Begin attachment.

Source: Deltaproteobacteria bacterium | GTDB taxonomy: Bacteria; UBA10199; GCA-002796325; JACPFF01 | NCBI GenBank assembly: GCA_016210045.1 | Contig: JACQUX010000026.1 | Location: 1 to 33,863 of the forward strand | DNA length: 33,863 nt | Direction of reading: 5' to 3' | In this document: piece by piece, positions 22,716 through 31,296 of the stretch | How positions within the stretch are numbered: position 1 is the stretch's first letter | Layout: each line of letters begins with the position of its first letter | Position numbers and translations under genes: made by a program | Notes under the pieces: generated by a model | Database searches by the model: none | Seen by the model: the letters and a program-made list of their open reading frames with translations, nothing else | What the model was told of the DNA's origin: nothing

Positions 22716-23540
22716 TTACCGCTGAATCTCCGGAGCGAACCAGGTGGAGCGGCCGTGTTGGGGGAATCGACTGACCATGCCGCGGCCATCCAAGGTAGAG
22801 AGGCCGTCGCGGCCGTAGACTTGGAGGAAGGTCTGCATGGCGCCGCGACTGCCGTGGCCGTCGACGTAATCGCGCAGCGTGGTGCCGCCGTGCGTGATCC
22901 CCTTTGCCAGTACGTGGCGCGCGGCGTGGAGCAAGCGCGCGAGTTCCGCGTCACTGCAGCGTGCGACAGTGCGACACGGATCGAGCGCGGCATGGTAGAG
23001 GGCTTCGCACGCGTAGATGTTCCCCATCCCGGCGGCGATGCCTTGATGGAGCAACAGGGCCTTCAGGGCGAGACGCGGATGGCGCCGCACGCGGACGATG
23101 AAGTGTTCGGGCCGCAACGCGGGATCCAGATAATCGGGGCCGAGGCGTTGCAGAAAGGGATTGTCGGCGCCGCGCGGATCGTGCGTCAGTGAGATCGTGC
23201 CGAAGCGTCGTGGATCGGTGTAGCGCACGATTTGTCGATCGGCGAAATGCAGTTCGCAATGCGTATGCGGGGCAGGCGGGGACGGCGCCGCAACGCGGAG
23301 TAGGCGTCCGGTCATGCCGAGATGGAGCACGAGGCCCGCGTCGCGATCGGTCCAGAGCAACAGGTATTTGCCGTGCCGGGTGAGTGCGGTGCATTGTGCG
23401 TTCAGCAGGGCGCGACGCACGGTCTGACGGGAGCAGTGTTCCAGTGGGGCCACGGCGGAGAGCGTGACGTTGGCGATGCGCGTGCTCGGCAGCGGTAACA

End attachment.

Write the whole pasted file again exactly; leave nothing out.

Source: Deltaproteobacteria bacterium | GTDB taxonomy: Bacteria; UBA10199; GCA-002796325; JACPFF01 | NCBI GenBank assembly: GCA_016210045.1 | Contig: JACQUX010000026.1 | Location: 1 to 33,863 of the forward strand | DNA length: 33,863 nt | Direction of reading: 5' to 3' | In this document: piece by piece, positions 22,716 through 31,296 of the stretch | How positions within the stretch are numbered: position 1 is the stretch's first letter | Layout: each line of letters begins with the position of its first letter | Position numbers and translations under genes: made by a program | Notes under the pieces: generated by a model | Database searches by the model: none | Seen by the model: the letters and a program-made list of their open reading frames with translations, nothing else | What the model was told of the DNA's origin: nothing

Positions 22716-23540
22716 TTACCGCTGAATCTCCGGAGCGAACCAGGTGGAGCGGCCGTGTTGGGGGAATCGACTGACCATGCCGCGGCCATCCAAGGTAGAG
22801 AGGCCGTCGCGGCCGTAGACTTGGAGGAAGGTCTGCATGGCGCCGCGACTGCCGTGGCCGTCGACGTAATCGCGCAGCGTGGTGCCGCCGTGCGTGATCC
22901 CCTTTGCCAGTACGTGGCGCGCGGCGTGGAGCAAGCGCGCGAGTTCCGCGTCACTGCAGCGTGCGACAGTGCGACACGGATCGAGCGCGGCATGGTAGAG
23001 GGCTTCGCACGCGTAGATGTTCCCCATCCCGGCGGCGATGCCTTGATGGAGCAACAGGGCCTTCAGGGCGAGACGCGGATGGCGCCGCACGCGGACGATG
23101 AAGTGTTCGGGCCGCAACGCGGGATCCAGATAATCGGGGCCGAGGCGTTGCAGAAAGGGATTGTCGGCGCCGCGCGGATCGTGCGTCAGTGAGATCGTGC
23201 CGAAGCGTCGTGGATCGGTGTAGCGCACGATTTGTCGATCGGCGAAATGCAGTTCGCAATGCGTATGCGGGGCAGGCGGGGACGGCGCCGCAACGCGGAG
23301 TAGGCGTCCGGTCATGCCGAGATGGAGCACGAGGCCCGCGTCGCGATCGGTCCAGAGCAACAGGTATTTGCCGTGCCGGGTGAGTGCGGTGCATTGTGCG
23401 TTCAGCAGGGCGCGACGCACGGTCTGACGGGAGCAGTGTTCCAGTGGGGCCACGGCGGAGAGCGTGACGTTGGCGATGCGCGTGCTCGGCAGCGGTAACA